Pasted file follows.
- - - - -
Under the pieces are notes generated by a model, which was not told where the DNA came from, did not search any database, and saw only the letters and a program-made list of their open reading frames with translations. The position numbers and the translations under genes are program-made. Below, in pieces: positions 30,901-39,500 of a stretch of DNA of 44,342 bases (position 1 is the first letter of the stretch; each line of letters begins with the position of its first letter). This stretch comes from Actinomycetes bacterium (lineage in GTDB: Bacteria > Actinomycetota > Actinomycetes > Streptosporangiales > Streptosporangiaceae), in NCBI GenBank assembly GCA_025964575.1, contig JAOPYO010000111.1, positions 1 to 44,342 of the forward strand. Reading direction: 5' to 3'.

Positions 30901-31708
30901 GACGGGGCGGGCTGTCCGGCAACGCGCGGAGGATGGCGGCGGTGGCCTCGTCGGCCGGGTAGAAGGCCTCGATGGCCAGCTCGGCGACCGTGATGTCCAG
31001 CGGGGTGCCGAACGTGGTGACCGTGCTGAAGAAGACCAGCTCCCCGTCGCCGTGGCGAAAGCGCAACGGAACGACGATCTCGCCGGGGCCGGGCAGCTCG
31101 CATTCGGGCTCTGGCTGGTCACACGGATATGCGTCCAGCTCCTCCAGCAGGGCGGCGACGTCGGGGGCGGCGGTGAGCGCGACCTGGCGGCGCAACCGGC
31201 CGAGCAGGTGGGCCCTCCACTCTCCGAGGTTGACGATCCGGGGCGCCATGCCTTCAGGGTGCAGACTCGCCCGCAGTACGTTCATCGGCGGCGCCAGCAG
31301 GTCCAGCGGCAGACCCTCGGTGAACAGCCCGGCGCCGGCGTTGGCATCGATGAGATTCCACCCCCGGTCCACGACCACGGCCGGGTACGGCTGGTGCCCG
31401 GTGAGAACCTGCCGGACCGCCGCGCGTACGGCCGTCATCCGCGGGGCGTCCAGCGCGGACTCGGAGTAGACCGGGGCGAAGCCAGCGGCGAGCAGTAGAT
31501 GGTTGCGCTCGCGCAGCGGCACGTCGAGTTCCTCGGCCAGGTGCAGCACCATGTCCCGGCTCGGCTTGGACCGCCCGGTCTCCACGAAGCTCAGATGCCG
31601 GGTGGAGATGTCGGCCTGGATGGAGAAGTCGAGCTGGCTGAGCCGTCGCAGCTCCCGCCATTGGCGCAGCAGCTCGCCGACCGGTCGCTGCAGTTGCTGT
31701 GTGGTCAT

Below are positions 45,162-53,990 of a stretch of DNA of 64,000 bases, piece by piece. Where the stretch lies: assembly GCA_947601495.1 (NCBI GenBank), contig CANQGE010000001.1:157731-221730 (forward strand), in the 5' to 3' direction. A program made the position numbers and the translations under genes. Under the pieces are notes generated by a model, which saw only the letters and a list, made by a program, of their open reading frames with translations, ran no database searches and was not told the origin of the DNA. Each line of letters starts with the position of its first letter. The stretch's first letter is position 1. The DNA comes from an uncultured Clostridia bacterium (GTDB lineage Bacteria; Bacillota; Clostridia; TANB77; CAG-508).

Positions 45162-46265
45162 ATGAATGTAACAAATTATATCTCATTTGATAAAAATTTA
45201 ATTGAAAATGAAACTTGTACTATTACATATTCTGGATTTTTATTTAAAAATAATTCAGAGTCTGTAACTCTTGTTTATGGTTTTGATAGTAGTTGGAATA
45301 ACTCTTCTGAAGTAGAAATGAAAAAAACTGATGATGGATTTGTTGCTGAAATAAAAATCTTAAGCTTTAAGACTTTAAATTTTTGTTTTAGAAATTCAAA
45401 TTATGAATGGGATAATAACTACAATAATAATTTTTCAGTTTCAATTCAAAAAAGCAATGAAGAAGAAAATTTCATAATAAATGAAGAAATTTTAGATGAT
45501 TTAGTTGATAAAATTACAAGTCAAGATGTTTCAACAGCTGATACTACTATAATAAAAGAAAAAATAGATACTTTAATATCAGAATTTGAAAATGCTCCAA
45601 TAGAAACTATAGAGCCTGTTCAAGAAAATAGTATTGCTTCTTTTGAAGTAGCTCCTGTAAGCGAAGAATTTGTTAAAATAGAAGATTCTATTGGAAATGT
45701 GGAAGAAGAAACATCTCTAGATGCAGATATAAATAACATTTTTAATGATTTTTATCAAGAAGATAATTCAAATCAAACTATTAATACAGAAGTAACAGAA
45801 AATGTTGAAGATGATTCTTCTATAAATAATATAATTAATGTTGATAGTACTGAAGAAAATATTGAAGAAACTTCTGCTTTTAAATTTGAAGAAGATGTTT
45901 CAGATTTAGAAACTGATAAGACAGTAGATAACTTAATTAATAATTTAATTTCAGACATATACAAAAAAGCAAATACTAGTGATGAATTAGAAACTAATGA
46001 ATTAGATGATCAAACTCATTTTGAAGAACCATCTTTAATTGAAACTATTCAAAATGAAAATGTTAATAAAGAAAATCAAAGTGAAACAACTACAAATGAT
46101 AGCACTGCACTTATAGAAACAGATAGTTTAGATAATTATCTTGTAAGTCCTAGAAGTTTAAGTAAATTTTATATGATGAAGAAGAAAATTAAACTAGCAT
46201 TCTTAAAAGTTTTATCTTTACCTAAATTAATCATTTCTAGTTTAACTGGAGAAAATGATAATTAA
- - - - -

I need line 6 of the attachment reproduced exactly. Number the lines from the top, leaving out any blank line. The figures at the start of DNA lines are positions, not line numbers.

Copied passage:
31201 CGAGCAGGTGGGCCCTCCACTCTCCGAGGTTGACGATCCGGGGCGCCATGCCTTCAGGGTGCAGACTCGCCCGCAGTACGTTCATCGGCGGCGCCAGCAG